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Why Fasting Works


Popularly known as IF or intermittent fasting and OMAD or one meal a day eating, fasting is the willing abstinence from eating and/or drinking. It does not necessarily or always mean starvation, hunger, or lowering the calories eaten in a day or week. There are various and many types of fasting methods.

A Self-Healing Response

Interest in fasting as a weight-loss tool has steadily been growing since 2013 based on Google search statistics. In 2016, professor Yoshinori Ohsumi won the Nobel Prize in Physiology for his research on autophagy, a self-healing response of most organisms to starvation or stress. The same year Dr. Jason Fung published his book The Obesity Code: Unlocking the Secrets of Weight Loss, a book promoting fasting and how it can be used to control our own insulin and growth hormones to lose weight. These two events, in my opinion, are the crucial factors that pushed its popularity.

My personal interest in weight loss and fitness began some 30 years ago as a brand new medical doctor because of my own weight problems.  I was intent on learning and trying out all methods that could scientifically work to lose weight and be more fit. I tried various forms of exercise and sports, tried frequent but small feeding, food restrictions, calorie counting, and fluid loading. You name it, I probably tried it and failed just like the classic yoyo.

The 382-Day Challenge


Fast forward to October of 2018 I was 53 years old, at my heaviest at 250 pounds, feeling uglier, had a fatty liver, had hypertension, and already a pre-diabetic. As an orthopedic surgeon and joint specialist, it was ironic too that I was feeling and showing increasing knee and shoulder pains making it difficult to even exercise and do long surgeries.

My doctor friends and colleagues simply advised me to lose weight and exercise more. I was initially very happy with the low carbohydrates/no sugar/less rice diet. It was unsustainable, however, even with cheat days because it made me feel hungrier and I thought more often about food because I realized we could be addicted to carbs/sugars, by which we are constantly and increasingly surrounded.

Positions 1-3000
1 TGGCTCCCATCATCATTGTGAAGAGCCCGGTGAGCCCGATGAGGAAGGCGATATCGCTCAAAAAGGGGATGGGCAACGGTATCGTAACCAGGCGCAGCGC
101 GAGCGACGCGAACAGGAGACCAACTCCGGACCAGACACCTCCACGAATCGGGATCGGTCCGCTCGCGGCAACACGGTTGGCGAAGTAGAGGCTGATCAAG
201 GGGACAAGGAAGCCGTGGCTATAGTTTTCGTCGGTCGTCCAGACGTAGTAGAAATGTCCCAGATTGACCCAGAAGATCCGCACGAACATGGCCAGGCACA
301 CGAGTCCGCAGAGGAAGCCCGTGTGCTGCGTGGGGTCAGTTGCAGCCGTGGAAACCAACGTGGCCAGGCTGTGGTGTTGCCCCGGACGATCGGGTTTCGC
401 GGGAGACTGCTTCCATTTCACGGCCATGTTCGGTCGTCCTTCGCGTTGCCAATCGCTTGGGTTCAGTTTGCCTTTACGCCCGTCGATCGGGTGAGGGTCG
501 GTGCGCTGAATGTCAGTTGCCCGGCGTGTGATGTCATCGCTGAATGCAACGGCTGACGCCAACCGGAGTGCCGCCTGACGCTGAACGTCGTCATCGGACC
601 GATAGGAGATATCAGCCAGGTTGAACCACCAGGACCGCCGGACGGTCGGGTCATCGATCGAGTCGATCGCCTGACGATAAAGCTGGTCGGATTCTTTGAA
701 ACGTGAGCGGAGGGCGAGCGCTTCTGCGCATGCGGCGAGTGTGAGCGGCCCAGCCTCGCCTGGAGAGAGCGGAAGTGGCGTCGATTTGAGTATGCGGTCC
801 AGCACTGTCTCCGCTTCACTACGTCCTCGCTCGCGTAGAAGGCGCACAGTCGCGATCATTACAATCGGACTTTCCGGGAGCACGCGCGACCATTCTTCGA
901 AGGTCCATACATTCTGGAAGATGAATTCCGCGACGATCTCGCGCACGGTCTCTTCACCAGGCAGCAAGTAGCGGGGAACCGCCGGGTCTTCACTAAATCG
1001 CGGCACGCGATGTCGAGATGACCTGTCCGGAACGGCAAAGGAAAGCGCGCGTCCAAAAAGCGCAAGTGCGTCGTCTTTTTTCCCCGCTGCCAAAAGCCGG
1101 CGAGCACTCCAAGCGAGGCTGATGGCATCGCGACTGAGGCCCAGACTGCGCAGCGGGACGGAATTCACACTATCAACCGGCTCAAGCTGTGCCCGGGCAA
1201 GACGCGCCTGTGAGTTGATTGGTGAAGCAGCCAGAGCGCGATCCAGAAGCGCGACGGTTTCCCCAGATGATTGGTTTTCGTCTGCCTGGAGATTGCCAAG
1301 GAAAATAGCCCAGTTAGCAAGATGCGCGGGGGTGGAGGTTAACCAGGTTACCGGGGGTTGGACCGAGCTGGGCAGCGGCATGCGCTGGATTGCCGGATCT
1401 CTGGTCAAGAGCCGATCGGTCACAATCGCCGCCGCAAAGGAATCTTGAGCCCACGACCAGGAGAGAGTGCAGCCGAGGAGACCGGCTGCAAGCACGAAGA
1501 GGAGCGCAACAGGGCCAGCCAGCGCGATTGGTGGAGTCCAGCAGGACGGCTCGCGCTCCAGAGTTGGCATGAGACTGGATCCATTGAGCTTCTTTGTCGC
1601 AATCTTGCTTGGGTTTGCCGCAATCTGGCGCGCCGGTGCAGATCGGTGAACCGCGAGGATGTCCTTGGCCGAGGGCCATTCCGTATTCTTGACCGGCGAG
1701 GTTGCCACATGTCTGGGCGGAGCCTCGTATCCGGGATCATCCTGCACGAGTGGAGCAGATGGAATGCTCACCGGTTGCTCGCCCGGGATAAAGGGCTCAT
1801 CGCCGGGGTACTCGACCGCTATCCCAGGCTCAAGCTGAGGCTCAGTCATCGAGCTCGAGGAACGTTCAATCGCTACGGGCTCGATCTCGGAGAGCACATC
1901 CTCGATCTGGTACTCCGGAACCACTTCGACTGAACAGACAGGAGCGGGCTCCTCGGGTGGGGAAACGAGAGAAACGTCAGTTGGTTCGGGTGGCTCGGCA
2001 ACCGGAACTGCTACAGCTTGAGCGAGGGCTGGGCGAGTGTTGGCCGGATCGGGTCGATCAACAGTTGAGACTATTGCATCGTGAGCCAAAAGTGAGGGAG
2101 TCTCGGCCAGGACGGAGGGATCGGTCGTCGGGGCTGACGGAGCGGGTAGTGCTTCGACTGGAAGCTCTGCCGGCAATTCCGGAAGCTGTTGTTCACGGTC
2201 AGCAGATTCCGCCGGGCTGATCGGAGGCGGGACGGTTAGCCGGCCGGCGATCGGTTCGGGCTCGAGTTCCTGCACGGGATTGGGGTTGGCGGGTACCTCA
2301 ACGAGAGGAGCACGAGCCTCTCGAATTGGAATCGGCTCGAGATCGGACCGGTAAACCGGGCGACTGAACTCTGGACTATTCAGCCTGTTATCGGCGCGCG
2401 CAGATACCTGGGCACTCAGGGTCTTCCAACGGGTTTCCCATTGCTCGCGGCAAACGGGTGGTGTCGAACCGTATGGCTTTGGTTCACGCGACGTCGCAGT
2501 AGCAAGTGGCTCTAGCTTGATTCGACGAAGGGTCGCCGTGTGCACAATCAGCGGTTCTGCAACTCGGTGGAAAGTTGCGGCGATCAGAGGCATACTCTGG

So one day while browsing on YouTube on diets for diabetics I came across the topic of fasting. These were the facts I learned that day. The longest recorded fasting period under medical supervision is 382 days by a Scottsman named Angus Barbieri, who lost 276 pounds. Most of the major religions like Islam, Christianity, Hinduism, Buddism all advocate regular fasting as a means to meditate, achieve enlightenment and cleanse the soul. It is worth mentioning that Zoroastrianism may be the only exception.

There are thousands of cases in which obesity and diabetes have been successfully cured through fasting under the supervision of Dr. Jason Fung, who has gained worldwide recognition as a result.

These facts alone made me try fasting immediately for 48 hours straight but allowing myself to drink black coffee and water in the process. Half expectedly, it caused me some painful early morning calf cramps and left me feeling very weak near the end of it. What really surprised me was the energy and mental sharpness that followed in the next few days. In those two days, I read constantly on fasting to keep me motivated and for the next six months, I was reading on the topic almost daily.

My colleagues, patients, friends, and family began to notice. I lost 20 pounds in just two months. That period of constant research also led me to other trustworthy scientists and doctors who had rediscovered the benefits of diet modification as a means not just for weight loss but also for a cure. My blood pressure became normal, so did my blood sugar. There was no more fatty liver and there were no more joint pains. I was feeling great and energetic.

The biggest surprise to me was the mental sharpness I would get during surgery even though I was in the fasted state. I recorded my fastest knee reconstruction surgery time even without trying. This was the period when I also made a major turnaround in the way I would treat and manage my patients. I now offer dietary modification in more than half of all my patients, from diabetics to those with chronic or recurring joint or tendon pain.

Today, a handful of Filipino doctors I know have made the leap and have done extensive and critical minded research into fasting. Only recently are the mainstream scientific and medical journals publishing their “accumulating evidence” of how fasting helps us humans (not just rats) lose weight, prevent diabetes and heart disease, fight cancer, and perhaps regenerate our immune system and even our brain function.

Fasting is not a fad. It is a great tool for our health and for curing some diseases. Any danger caused by fasting can be prevented by gradually getting into it and seeking medical advice from doctors who have experience and knowledge of fasting and know the details of your health.


Source: Manila Bulletin

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